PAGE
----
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Why Shepherds?

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By Marc Massery (Dec 23, 2017)
Every Christmas, we sing about the shepherds who kept watch over their flock by night, but over the centuries, we have lost a sense of their deeper significance.

In the first century, the Jewish people treated shepherds as second-class citizens. Shepherds, after all, often could not observe the Sabbath properly because their flocks required daily attention. Furthermore, the nature of their gritty work made it almost impossible for them to remain clean enough to follow the demands of ceremonial law. But God chose these outcasts to receive the first announcement of the Incarnation.

While their part of the world lay asleep, an assembly of shepherds near Bethlehem remained vigilant. They looked out for thieves, predators, or anything that might threaten their flock. Still, they had no reason to expect an intrusion of the supernatural. It would have seemed more reasonable for a message regarding the birth of a king to come to the elite of the nation.

Yet the most powerful men in the world did not receive any announcement regarding the birth of the Savior. Instead, a few pagan philosophers had to deduce the birth of Christ from their knowledge of the stars. Even after the Wise Men discovered the star in the east, they did not know where they could find this Child. Herod had to call in the chief priests and the scribes; they could only say where Scripture historically said the birth of such a savior would take place — Bethlehem.

Herod feared that this king would replace him. So he sent the Wise Men to find this Child. Despite telling the Magi otherwise, Herod intended to destroy Christ as soon as he could.

But the shepherds in their lowliness posed no threat to Christ. God's angel, therefore, told the shepherds not only who was born but where to find Him, how to recognize Him, and what it all meant.

The angel said, "[T]o you is born this day in the city of David a Savior, who is Christ the Lord. And this will be a sign for you: you will find a baby wrapped in swaddling clothes and lying in a manger" (Lk 2:14).

After this announcement, the shepherds went "with haste" to Bethlehem. They said, "Let us go over to Bethlehem and see this thing that has happened, which the Lord has made known to us" (Lk 2:15). They did not go to see if what the angel said was true. They already believed. In their humility, they sought the Savior with joy.

Still, these lowly shepherds had a unique importance even before the angel appeared to them. In the Temple of Jerusalem, the priests would sacrifice an unblemished lamb every day, both morning and evening. According to Scripture scholars, these shepherds likely pastured those same flocks from which the Temple authorities took their lambs for sacrifice.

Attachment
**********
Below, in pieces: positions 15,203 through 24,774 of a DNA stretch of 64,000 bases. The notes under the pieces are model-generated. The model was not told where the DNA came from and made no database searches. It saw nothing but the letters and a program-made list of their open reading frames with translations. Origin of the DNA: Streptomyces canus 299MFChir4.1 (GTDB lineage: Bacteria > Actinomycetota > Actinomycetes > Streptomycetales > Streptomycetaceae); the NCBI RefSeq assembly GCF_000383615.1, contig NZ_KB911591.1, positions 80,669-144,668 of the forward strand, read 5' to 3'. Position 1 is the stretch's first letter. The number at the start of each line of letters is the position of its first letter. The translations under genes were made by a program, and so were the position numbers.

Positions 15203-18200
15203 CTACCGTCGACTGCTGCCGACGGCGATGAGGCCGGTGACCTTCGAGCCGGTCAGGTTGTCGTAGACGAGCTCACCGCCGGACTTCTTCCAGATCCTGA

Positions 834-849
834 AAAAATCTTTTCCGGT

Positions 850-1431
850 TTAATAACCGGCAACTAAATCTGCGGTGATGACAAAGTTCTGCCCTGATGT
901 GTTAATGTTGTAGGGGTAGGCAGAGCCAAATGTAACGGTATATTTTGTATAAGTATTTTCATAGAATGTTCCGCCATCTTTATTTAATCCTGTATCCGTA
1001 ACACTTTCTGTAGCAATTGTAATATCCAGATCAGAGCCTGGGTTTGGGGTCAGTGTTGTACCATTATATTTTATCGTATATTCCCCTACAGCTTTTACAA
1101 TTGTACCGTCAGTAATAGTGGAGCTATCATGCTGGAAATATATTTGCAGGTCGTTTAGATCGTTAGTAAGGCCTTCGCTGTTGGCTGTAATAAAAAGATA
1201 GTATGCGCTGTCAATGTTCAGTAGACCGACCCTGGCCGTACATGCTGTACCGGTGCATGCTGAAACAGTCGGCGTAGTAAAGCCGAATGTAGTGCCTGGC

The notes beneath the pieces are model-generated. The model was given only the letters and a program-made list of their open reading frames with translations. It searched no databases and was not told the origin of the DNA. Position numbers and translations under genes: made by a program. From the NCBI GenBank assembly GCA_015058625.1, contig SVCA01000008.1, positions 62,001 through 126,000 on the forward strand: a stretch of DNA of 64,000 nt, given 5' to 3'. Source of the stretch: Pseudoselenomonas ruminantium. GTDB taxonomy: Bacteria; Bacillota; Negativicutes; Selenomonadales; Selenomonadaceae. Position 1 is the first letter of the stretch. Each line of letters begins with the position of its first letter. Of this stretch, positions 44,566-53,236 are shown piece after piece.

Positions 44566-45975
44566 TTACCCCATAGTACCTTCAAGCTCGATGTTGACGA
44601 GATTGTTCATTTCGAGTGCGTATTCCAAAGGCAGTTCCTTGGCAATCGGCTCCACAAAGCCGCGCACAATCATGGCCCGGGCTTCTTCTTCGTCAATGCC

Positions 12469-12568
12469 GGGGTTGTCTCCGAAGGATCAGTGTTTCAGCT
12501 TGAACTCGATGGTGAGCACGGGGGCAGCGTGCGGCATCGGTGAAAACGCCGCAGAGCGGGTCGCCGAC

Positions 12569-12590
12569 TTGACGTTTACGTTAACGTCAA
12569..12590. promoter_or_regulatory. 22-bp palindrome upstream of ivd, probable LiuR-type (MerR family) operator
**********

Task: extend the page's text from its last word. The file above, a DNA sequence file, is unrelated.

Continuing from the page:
Even knowing that their sheep had special importance, these shepherds left their flock alone to seek Christ. They abandoned the atoning sacrifice under the old law in order to seek the eternal sacrifice, the Lamb of God who takes away the sins of the world.
The imperfect means of atonement, of the Old Covenant, were already beginning to pass away.

If it had not been for the description that the angels had given them, the shepherds would not have found Christ. Knowing that a Child was born in Bethlehem would not have been enough information alone. What was unique about the angel's description of Christ was that He was "lying in a manger." Probably few babies were born that night in the small town of Bethlehem. Surely, only one Child was so poor as to be lying in a feeding trough. The shepherds, therefore, recognized Christ on account of His poverty. They did not seek royalty in a palace, but an impoverished family, partially exposed to the elements. They did not seek a monarch surrounded by lords and servants, but paupers among ox and ass. They did not look for a ruler sitting on a throne, but a newborn cradled in a feeding trough. Because of Christ's poverty, the shepherds approached the Creator of the world without hesitation. Christ appeared to them as they were: poor, unclean outcasts from society. In the Diary of Saint Maria Faustina Kowalska, Christ appeared to St. Faustina as a child. He said to her, "I keep company with you as a child to teach you humility and simplicity" (Diary, 184).

We, too, look for the Savior of the World in His poverty every time we go to Mass. We seek Him under the appearance of bread, the most ordinary substance in the world. We, therefore, do not hesitate to approach the Creator. When we encounter the incarnate God, He transforms our hearts so that we can return to our everyday lives like the shepherds, "glorifying and praising God for all [we have] heard and seen" (Lk 2:20). We have found the Good Shepherd and the Lamb of God. We cannot stop glorifying and praising Him. God has made Himself like us, so that we might make ourselves like Him.

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